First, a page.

Mount Rushmore (and becoming a face that lasts)

Meet the guys. George, Thomas, Teddy, and Abe. The original pep boys. They hang out on Mount Rushmore in the Black Hills outside of Rapid City, South Dakota. They’ve been there since 1941, looking out over the nearly 3 million visitors that travel to see them each year.

It had always been a desire of mine to visit this well-known national park. So last year when my wife and I were west of the Mississippi River for a wedding of some good friends of ours, we decided to do some sight-seeing in the western part of the United States. And Mount Rushmore was one of the places we got to visit. There are few tourist-type things that have ever lived up to the excitement that I felt leading up to seeing them. But Mount Rushmore exceeded my expectations. It was an impressive and moving sight to see the 6-story faces of some of the heroes of our country, forever immortalized in granite for their contributions to liberty and justice for all.

It got me thinking…

Climbing figurative mountains is a challenging and necessary part of our lives. But it’s possible that just getting to the top of the mountain is not the pinnacle of existence. Perhaps there’s something greater than just scaling the figurative mountains in our lives.

Maybe we can become the mountain.

In other words, as we are navigating the long and often treacherous paths that our own personal mountain consists of, we can live our lives in such a way (and make such an indelible and positive impact) that our face becomes a guiding and lasting image in the life of another person. Think about it. Who are the people who have meant the most to you in your life? What faces come to mind?

You’ve got your own personal Mount Rushmore. And so do I.

The faces on mine include Bono (from U2), Dan Marino, John Smoltz, and Carrie Underwood (what? She’s an extremely talented singer). Not really. While I admire those people, the faces on my personal Mount Rushmore are much more meaningful to me: my grandfather, my parents, and my friend Sonja Jane Larson.

And so we need to ask ourselves…why would we ever settle for just climbing the mountain when we can become the mountain?

The obvious answer is that climbing the mountain is difficult enough. We’ve got our hands full just trying to make it to the top without worrying about what long-term effects, if any, our actions will have on the lives of others. There are so many issues that can trip us up…

  • Defeat. George Washington is known and revered as the Father of our country. Before he became the first President, he served as commander in chief of the Continental Army during the Revolutionary War. He was repeatedly out-maneuvered by his British counterparts and was defeated on numerous occasions, including losing New York City in 1776.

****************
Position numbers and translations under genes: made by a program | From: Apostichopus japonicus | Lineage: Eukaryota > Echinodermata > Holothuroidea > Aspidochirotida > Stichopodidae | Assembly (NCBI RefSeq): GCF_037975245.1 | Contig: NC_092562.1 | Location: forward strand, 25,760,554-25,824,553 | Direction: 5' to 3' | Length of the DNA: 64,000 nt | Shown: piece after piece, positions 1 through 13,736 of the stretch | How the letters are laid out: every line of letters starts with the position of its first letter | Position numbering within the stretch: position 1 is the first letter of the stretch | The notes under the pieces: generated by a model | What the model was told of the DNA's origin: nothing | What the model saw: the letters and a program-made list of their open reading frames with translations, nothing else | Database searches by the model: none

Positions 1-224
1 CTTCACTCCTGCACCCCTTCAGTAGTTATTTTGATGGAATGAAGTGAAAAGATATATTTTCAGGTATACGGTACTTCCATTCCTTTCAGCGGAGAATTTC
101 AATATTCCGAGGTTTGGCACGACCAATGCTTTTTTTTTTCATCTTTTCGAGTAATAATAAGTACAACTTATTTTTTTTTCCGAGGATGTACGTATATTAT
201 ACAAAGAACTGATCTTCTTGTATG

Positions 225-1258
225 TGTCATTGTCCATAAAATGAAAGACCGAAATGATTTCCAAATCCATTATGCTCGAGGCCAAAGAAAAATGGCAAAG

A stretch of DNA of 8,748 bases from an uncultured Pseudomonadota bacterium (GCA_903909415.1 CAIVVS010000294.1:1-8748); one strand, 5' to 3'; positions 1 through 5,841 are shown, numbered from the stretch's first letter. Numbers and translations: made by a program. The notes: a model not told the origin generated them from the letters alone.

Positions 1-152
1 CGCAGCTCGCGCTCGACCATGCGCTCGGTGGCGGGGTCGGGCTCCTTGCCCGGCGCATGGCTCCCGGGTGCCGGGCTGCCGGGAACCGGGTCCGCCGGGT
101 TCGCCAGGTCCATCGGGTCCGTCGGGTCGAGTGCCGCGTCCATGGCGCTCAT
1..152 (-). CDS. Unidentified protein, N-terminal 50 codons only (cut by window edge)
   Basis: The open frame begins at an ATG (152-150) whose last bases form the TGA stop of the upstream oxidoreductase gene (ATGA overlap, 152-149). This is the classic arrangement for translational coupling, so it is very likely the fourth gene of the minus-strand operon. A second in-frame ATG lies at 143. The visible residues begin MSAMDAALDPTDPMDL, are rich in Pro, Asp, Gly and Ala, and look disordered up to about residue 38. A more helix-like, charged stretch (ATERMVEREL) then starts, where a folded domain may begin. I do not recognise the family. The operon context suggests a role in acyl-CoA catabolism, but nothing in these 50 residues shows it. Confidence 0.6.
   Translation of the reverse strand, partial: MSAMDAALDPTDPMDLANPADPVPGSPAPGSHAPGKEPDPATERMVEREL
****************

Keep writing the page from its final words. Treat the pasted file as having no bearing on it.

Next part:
• Mistakes. Thomas Jefferson wrote the Constitution and, as the 3rd president of our country, oversaw it’s expansion with the Louisiana Purchase. He is also responsible for the Embargo Act of 1807, a measure which was intended to protect the U.S. and her interests, but instead helped cause the War of 1812.
  • Weakness. Teddy Roosevelt is remembered for his rugged strength and masculinity. He’s on the short list in the discussion of “greatest presidents ever.” But early in his life, he struggled with physical weakness due to chronic illness.
  • Failure. Abraham Lincoln navigated our country through the most difficult and darkest time in its history. Prior to his becoming the 16th President, he lost in at least 7 elections for national office, failed in business, and had a nervous breakdown.

Ultimately, each of them had enough strength, resolve, character, determination, talent, goodness, and virtue to overcome the setbacks they faced on the way to the summit. They climbed the mountain. Then they became the mountain. Their life, legacy, and impact have stood the test of time. They rocked. And now they are the rock.

And so I have this mini Mount Rushmore on my desk from the gift shop near the monument. It reminds me that on my journey up the mountain, the summit is not the ultimate goal. The ultimate goal is to live my life with strength, resolve, character, determination, goodness, and virtue. Ensuring that in spite of my weaknesses, defeats, failures, and mistakes my life will be remembered by my children, family, and friends…and my face will be a lasting and guiding image in their lives.

Tomorrow: The stuff on my desk, part 6- the goofy sheep (and what happens when we go astray)

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